A density tool, typically ran in open-hole formation evaluation, is used to calculate the total porosity of a given formation. The measurement is derived from the electron density of the formation. From the electron density the bulk density is calculated, which is then used to calculate primary porosity.
What is the primary porosity measurement typically used for?
When paired with a Neutron tool, can aid in the detection of a gas vs. oil bearing formation
Calculate porosity for your Water Saturation calculation
Provide a borehole caliper measurement
How does the Density tool work?
With the use of a Cesium 137 radioactive source, inserted into the tool, the decay process mapped out below shows how Gamma Rays are emitted into the formation.
The steps then begin:
The gamma rays from the Cesium sources are absorbed through interaction with the formation
Gamma rays received back at the scintillation detectors are measured in CPS (counts per second)
The CPS are used to determine the electron density via tool calibration
The electron density is then used to calculate bulk density:
The bulk density is then used to calculate primary porosity:
The medium and long spaced detectors are used in conjunction with each other; this allows the tool to compensate for borehole effects such as mudcake.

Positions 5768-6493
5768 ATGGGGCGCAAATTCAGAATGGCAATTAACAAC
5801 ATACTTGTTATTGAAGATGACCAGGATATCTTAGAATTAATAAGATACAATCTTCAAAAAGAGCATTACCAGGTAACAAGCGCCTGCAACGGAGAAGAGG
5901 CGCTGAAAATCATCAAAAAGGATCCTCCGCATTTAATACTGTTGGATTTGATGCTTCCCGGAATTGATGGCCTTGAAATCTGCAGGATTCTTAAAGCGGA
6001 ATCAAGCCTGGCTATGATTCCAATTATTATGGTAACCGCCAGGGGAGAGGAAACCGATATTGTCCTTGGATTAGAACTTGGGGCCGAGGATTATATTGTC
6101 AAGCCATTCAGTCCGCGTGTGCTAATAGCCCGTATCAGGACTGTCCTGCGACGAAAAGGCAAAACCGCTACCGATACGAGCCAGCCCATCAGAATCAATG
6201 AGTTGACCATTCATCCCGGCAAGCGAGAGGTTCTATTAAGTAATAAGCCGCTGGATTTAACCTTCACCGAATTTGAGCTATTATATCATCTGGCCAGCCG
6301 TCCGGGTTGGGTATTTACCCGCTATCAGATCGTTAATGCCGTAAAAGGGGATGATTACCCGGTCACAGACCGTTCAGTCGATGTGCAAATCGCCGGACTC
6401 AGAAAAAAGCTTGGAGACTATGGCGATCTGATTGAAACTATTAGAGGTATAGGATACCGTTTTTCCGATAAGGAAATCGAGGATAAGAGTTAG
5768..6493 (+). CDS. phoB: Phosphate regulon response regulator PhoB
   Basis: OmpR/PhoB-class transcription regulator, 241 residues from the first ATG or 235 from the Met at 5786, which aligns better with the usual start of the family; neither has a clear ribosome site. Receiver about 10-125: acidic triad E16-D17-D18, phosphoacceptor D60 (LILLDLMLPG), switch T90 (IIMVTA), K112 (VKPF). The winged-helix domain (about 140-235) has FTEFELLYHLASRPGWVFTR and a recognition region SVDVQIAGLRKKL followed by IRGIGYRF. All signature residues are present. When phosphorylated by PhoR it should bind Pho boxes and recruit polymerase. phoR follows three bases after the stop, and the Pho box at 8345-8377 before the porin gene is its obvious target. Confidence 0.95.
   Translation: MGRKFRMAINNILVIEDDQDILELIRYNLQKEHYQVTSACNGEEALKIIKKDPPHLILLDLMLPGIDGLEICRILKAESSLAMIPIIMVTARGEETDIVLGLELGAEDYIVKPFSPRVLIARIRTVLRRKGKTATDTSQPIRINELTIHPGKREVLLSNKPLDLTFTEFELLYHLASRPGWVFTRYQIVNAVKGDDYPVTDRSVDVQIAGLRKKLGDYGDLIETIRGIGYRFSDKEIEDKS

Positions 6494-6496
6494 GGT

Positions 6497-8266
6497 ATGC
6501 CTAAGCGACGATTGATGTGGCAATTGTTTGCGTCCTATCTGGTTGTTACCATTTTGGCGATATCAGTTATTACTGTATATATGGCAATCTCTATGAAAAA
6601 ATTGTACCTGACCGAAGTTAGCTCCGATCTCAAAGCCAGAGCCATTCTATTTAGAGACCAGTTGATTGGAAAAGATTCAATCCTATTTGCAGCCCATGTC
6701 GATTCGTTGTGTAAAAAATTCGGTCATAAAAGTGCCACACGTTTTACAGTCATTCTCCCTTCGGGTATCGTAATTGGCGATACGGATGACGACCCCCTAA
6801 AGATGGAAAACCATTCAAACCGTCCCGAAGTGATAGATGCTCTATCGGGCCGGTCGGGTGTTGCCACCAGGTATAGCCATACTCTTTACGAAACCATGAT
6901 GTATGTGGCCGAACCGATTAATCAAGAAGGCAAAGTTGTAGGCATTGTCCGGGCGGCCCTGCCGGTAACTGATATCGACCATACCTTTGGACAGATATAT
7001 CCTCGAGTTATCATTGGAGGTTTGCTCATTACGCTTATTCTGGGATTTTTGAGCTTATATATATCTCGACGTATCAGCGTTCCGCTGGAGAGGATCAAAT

Calibration and why it is necessary:
As mentioned above, the calibration is very important to ensure the conversion from CPS to electron density is correct. To do this a spine is created by using two materials of totally different densities, such as concrete and aluminum. From this calibration a density correction is uses if borehole conditions are affecting the density reading.
Negative density correction should only be seen if the mud is denser than the formation you are reading. An example of this would be coal or really gassy formation. If this is not the case, typically the tool calibration is off and can be re-calibrated and corrected after the logging has been completed.
What 2 things affect the quality of the density data?
Mud system – Certain additives to the muds such as KCL, Barite and Bentonite will either emit or absorb external gamma rays
Logging Speed – Being a statistical tool the quality will be affected by logging speeds
Density Tool Differences
Most open-hole density tools require borehole contact with a pad and use a directional source. The reading can be greatly affected by the orientation of the tool in the borehole and in the horizontal section of a well a dual density usually has to be run to obtain this, which increases the cost of the service.
Cordax's LWT’s density tool, being safely located inside of drill pipe, is omnidirectional. This allows the tool to read 360 degrees around the borehole collecting an average formation density. Also with a third detector the tool is able to calculate a pseudo caliper and density correction similar to that of any conventional borehole contact tool.